Please welcome Gillian Bronte Adams who is celebrating the one year book birthday for her book. I’ve know Gillian for a few years, now, and I have to say that she has some of the coolest book covers I have ever seen.
Thanks, Kathrese, for hosting me here and helping me celebrate the (almost) one year book birthday for Songkeeper! It is the second book in the Songkeeper Chronicles, which tells the story of a girl who can hear the song that created the world.
If this is your first encounter with the #exploreleira blog tour, we are continuing a series of alphabet posts looking at the world and characters and magical creatures of the Songkeeper Chronicles (follow the tour at gillianbronteadams.com and find a list of all the stops at #exploreleira tour). And we have an awesome giveaway that you can enter below!
Today, we’re looking at the letter …
Within seconds of meeting Birdie in Orphan’s Song, we discover that there is something different about her. She can hear music that no one else can. And at first—like most of us probably would if we could hear something that no one else can—she wonders if she has lost her mind. It’s a skill she has always had, to a lesser extent as a child, but now that she is maturing, the skill seems to be growing as well.
Deep below, a sepulchral rumbling from the depths of the earth—a distant melody—rose to greet her. Warm as a summer sunrise, the song caught her up in its embrace. The tears dried on her face. Her sorrow eased. The song was familiar—she had known it all her life—and yet new and wondrous, something too great to be fully known or understood. It spiral upward, carrying her soul to reach for the sky. Then it stopped abruptly, and the melody faded away …
Always it was the same, every time she heard the song. Five notes without resolution. A beginning, constantly repeating, without an end. And yet the five notes were so beautiful that her heart ached at the sound, and every fiber of her being yearned to hear more.
As the story moves on, Birdie comes to realize that she can actually hear three different types of melodies. The first type is the five-noted melody that can be heard humming from the hearts and in the individual voices of every living thing. Amos’s voice is a jouncing baritone, Gundhrold (the griffin) has a voice that is wild and sweeping and free, while George (the cat) has a lazy sort of crooning tenor. The five-noted melody is but a broken remnant of the second type of melody, the full Song in which Birdie hears the voice and intent of the Master Singer, Emhran. This second melody is the Master Melody, and it seethes with the power of its Creator.
The third type of melody is a twisted distortion of the second. In it, every good and beautiful thing is ruined, broken, and turned upside down. It is discordant. Birdie hears this melody most from those who have either consciously or unconsciously turned their backs upon the Master Melody. It is not surprising then that she hears it most from the servants from the Takhran, including many of the Khelari and the Shantren.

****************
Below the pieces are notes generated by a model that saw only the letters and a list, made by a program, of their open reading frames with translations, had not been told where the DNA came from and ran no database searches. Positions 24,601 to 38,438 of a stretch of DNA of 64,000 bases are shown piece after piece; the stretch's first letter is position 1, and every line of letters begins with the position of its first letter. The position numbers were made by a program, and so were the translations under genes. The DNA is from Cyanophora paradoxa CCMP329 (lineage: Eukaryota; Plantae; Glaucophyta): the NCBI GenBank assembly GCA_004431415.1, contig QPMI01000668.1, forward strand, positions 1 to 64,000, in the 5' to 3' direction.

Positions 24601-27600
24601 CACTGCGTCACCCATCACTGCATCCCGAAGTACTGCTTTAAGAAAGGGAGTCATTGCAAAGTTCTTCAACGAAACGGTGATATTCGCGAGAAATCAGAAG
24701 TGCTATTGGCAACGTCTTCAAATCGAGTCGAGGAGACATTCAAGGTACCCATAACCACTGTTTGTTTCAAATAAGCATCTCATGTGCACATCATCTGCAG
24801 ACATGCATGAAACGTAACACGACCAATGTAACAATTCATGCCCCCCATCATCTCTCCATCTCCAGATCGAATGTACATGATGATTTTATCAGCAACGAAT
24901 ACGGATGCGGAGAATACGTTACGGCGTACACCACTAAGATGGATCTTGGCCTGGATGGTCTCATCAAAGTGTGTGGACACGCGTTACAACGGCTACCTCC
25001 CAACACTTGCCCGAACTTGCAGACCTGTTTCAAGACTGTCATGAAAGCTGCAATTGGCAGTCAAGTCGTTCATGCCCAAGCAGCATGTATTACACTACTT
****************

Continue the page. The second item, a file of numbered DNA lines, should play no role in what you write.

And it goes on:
Which brings up an interesting question … if your soul played a melody, what sort of a song would it be? A good number of years back, I came across the song “Lifesong” by Casting Crowns. I’m sure many of you have heard it. “Let my lifesong sing to you …”
Those words lodged in my head. Refused to be ignored. They forced me to ask who my lifesong was actually singing to? If my thoughts, actions, motivations, and dreams were transposed into a song, would it be sung for me and my own pleasure, for the accolades and praise that I could get from others, or for God?
One of the biggest questions I get when I talk about the musical aspect of the Songkeeper Chronicles, is if I am a musician. The answer is … no, not a true musician. Growing up, I dabbled with classical piano lessons, and I am fond of singing. (Confession time: for years, I had an irrational fear of microphones. True story. Singing in front of a group didn’t bother me … as long as I didn’t have to use a microphone. But on my continued quest to conquer my fears, I have been trying to get over it and now enjoy singing as part of a worship team!)
While I cannot claim any incredible musical ability, I can certainly appreciate music. It has an innate power to sink into our bones, stir emotions with us, and affect our actions.
When writing, soundtracks are my go to. It is easier for me to concentrate without words to distract, and there’s nothing like writing a battle scene to an epic battle soundtrack. At other times, my taste is extremely eclectic and varied. Recently, I had a huge “duh” moment when I started listening to music while working out. (Yes … I know most of the world listens to music while working out, but I always hated messing with earbuds. So annoying!) But once I started listening to music, I was blown away by how much it affected my attitude and what I was able to accomplish.
(Yes, I know, “duh!”)
To me, though, it was just another glimpse of the power of music to inspire, encourage, strengthen, and embolden. Because music has that ability, it was really easy for me to imagine a world (Leira) where music (the Song) actually has power.
Because even in our world, music is “magic,” and we just don’t always see it.
What are some songs that inspire, encourage, strengthen, or embolden you?
Check out the links below for a place to purchase the books.
Join my Reading Crew and start reading Pirate's Wager, prequel to the Mardan's Mark series.
Mind Writer by Lisa Godfrees and Mike Lynch
The Final Paladin by T. J. Akers
Coiled by H.L. Burke
Feyland: The Dark Realm by Anthea Sharp
Disowned by Sarah Addison-Fox
From the Stories of Old: A Collection of Fairy Tale Retellings with Corinne Morier
William Bradshaw, King of the Goblins by Arthur Daigle
Aldan, Slave Turned Warrior